Nokas millions used for drugs smuggling

The proceeds of Norway's largest ever bank heist have been used to finance an enormous drugs smuggling network, the country's police now believe.

Nokas millions used for drugs smuggling
Still from Nokas security camera showing David Toska (without red marking) - Guardia Civil / Scanpix
According to Per Annar Holm, Aftenposten's crime correspondent, the two men accused of organising an attempt to smuggle 250kg of hashish from Denmark to Sweden are known accomplices of David Toska and Metkel Betew, the masterminds of the famous robbery of a cash depot run by Norway's Nokas company. 
"The police are quite convinced that those who have not been caught for Nokas are making the Nokas money to grow while their friends are in jail," he said. 
The organisers of the 2004 heist, which was turned into a film in 2010, got away with 57m kroner ($9m), of which 51m kroner is still missing.  
Toska was arrested in Malaga, Spain, in 2005, and was sentenced to 19 years in prison the following year after admitting to his involvement in the robbery. 
Police believe that the smugglers who were caught by Danish police in January, outside the Jutland port of Aalbæk, made as many as seven smuggling trips a year to Norway. 
The case is coming up for trial in the Danish city of Hjørring in the New Year. 

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Two more arrested for suspected involvement in Oslo Pride shooting

Norwegian police said Monday they had arrested two alleged accomplices of the suspect in a June shooting that killed two people in Oslo on the sidelines of Pride celebrations.

Two more arrested for suspected involvement in Oslo Pride shooting

The two suspects were arrested on Sunday in Oslo suspected of “complicity in a terrorist act”, the Oslo police said in a statement.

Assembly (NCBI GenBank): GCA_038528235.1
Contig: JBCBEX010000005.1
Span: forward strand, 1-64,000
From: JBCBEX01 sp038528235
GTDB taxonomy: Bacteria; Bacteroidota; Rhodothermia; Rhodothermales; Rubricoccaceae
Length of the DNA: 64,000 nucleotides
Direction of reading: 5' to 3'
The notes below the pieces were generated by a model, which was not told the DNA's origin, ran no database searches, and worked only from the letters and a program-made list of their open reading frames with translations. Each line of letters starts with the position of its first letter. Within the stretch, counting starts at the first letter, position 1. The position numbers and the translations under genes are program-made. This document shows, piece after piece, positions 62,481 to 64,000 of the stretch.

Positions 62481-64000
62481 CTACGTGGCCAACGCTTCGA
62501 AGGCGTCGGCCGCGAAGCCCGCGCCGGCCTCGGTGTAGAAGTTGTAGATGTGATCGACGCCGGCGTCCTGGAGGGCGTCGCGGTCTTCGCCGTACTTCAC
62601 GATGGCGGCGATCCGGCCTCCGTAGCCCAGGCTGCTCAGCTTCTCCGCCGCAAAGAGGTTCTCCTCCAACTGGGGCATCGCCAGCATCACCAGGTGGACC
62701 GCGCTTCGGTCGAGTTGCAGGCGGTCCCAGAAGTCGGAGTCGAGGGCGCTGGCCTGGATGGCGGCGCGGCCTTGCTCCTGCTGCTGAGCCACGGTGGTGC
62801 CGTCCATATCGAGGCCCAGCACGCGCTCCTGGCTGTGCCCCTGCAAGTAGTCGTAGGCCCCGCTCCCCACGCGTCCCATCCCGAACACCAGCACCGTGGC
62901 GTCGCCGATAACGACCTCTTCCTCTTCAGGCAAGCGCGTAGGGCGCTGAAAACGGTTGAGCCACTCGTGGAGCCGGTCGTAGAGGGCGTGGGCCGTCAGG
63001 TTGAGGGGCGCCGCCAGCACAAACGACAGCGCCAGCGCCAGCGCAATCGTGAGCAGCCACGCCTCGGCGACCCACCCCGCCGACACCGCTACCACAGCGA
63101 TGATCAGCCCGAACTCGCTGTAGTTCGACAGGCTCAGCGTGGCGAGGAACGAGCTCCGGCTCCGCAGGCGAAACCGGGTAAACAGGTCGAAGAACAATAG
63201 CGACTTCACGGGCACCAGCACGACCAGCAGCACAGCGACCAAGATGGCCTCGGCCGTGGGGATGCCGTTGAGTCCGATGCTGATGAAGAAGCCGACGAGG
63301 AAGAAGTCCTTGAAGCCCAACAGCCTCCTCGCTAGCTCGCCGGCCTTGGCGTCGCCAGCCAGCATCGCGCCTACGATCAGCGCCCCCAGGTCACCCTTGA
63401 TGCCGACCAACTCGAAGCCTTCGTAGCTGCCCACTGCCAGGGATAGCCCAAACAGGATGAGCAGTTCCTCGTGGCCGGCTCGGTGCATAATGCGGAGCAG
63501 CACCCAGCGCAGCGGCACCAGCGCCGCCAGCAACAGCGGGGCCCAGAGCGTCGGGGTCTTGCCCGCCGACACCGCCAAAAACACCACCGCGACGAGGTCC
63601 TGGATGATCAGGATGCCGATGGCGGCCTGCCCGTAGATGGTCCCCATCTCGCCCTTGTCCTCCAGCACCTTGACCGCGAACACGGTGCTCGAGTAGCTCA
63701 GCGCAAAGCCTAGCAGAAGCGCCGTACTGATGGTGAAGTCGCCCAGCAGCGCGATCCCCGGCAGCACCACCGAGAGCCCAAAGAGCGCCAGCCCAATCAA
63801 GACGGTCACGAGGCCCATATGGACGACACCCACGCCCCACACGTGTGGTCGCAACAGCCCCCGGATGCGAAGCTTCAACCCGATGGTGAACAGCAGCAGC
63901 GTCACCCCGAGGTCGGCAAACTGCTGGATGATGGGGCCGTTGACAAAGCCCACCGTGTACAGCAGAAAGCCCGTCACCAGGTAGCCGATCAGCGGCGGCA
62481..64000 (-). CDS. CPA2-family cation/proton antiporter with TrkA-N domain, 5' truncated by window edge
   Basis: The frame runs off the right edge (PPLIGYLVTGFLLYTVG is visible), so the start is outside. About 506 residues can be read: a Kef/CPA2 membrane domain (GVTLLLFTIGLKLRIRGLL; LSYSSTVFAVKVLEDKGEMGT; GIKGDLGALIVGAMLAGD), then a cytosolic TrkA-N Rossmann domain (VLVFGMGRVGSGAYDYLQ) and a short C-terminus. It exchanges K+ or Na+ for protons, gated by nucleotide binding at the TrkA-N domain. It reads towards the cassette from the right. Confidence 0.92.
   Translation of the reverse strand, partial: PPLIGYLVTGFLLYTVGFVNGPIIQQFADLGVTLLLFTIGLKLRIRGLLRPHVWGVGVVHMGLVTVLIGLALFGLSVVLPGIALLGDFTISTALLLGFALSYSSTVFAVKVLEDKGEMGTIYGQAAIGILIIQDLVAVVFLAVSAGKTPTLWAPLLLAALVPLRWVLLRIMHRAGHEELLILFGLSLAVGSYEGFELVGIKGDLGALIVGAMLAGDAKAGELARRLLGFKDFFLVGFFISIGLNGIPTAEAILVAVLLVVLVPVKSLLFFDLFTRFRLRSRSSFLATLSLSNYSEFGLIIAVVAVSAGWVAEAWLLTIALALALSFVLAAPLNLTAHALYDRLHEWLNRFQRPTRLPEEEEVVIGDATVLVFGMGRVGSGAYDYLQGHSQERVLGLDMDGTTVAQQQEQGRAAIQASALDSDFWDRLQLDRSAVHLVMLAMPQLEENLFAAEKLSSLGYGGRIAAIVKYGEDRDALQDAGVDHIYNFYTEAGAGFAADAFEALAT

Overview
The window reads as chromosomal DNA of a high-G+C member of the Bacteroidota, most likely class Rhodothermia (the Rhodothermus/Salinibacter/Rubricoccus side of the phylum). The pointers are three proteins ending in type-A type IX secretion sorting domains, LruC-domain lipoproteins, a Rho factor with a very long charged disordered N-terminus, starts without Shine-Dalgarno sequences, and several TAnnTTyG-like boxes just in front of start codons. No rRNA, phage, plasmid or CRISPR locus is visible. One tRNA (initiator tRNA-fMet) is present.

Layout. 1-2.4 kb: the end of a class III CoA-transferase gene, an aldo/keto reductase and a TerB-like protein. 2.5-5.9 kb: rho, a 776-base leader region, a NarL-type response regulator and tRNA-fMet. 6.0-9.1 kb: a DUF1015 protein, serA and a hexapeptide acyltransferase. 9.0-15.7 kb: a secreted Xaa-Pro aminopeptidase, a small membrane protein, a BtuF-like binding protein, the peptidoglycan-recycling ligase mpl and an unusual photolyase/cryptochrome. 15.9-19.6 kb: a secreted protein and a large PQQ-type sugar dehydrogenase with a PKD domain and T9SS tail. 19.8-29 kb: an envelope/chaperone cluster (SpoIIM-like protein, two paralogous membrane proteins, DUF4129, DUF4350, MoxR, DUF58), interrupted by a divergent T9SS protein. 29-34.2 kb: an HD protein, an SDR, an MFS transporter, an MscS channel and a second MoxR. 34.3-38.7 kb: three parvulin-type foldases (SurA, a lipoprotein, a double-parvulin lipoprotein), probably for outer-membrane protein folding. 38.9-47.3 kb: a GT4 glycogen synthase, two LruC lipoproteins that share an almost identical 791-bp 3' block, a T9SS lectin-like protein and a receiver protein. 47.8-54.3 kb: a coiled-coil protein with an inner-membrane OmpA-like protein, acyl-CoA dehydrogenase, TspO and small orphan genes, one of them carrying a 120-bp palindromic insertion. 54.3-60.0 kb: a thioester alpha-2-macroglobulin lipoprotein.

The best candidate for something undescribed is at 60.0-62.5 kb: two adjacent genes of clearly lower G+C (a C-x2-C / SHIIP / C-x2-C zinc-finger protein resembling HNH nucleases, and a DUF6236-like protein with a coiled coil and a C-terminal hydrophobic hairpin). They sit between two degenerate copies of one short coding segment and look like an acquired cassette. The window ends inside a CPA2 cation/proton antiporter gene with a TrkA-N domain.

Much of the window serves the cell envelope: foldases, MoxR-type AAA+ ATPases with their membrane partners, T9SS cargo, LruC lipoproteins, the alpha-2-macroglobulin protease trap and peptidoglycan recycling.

One is a Somali man in his forties, the other a Norwegian in his thirties — both of them known to police. Their identities were not disclosed.

In the early hours of June 25, a man opened fire near a gay bar in central Oslo during celebrations linked to the city’s Pride festival.

The shooting killed two men, aged 54 and 60, and wounded 21 others. Immediately after the shooting, police arrested Zaniar Matapour, a
43-year-old Norwegian of Iranian origin, on suspicion of carrying out the attack.

The new arrests bring the number of people implicated in the attack to four, as Norwegian police announced last week they were seeking another suspect linked to the shooting.

On Friday, Oslo police announced that they had issued an international arrest warrant for Arfan Qadeer Bhatti, a 45-year-old Islamist with a prior conviction, who is also suspected of “complicity in a terrorist act”.

“The police still believes Bhatti is in Pakistan,” a country with which Norway has no extradition agreement, police said Monday.

“To ensure the best possible cooperation with the Pakistani authorities, we had Oslo police officers in Pakistan a short time ago,” it added.

According to police, they have not yet had direct contact with Arfan Bhatti but have spoken to his Norwegian lawyer, Svein Holden, and say they expect the legal proceedings in Pakistan to take time.